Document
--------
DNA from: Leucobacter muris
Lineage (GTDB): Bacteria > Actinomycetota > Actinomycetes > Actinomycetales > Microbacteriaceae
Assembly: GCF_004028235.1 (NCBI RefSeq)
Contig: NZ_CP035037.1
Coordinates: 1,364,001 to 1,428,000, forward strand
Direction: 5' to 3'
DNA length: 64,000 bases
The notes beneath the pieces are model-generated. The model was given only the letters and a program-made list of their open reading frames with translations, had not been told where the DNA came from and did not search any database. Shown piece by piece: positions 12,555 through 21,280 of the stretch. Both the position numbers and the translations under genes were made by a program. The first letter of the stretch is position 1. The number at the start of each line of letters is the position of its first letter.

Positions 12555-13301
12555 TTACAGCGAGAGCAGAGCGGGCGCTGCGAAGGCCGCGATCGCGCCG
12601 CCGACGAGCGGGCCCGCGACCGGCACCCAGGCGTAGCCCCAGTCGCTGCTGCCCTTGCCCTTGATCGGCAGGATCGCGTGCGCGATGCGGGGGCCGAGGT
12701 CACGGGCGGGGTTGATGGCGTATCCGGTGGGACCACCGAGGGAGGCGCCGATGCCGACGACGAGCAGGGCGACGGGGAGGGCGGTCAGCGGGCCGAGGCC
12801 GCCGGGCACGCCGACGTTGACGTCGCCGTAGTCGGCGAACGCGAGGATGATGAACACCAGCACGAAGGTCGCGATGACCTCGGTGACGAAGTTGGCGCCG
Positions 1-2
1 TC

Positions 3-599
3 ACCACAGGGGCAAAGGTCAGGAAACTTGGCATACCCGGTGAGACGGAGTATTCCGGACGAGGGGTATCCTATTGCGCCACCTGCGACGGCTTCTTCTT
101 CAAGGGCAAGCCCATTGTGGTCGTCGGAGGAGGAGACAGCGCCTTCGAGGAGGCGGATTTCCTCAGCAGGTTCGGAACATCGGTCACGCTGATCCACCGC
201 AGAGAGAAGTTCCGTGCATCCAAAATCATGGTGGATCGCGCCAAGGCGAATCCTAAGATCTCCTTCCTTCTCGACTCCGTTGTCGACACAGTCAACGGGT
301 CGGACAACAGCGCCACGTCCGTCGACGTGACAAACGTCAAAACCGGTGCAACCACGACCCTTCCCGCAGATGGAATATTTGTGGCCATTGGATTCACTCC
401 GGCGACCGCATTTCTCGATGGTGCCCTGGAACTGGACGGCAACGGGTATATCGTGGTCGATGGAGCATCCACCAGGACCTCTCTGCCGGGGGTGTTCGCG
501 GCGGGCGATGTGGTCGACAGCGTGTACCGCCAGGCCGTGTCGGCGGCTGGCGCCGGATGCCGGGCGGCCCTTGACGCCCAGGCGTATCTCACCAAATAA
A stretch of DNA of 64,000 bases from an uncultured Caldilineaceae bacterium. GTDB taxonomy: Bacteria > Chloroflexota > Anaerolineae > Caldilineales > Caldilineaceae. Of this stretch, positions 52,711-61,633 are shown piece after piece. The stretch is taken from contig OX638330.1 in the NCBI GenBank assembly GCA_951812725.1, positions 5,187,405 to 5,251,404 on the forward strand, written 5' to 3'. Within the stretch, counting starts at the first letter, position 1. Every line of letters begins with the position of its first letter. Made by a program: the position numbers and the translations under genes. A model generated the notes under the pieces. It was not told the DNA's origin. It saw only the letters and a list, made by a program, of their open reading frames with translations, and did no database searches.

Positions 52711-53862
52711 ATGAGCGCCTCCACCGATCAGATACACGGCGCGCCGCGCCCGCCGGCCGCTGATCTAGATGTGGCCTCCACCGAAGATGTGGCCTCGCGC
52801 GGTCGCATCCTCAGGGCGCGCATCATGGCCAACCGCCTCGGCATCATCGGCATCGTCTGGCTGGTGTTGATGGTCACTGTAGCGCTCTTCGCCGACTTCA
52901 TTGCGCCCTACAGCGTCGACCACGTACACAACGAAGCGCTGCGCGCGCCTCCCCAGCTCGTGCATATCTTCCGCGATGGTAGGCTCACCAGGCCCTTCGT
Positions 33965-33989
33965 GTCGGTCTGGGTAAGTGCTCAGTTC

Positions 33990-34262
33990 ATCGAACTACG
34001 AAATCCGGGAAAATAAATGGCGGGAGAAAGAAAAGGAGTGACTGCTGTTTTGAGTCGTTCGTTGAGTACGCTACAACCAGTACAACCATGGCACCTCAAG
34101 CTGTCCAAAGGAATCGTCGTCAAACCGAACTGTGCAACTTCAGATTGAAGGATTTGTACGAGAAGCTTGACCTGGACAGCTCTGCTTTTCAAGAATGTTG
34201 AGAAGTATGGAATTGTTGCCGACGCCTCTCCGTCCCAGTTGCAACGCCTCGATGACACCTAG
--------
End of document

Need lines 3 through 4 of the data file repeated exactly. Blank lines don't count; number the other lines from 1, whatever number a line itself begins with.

Assembly: GCF_004028235.1 (NCBI RefSeq)
Contig: NZ_CP035037.1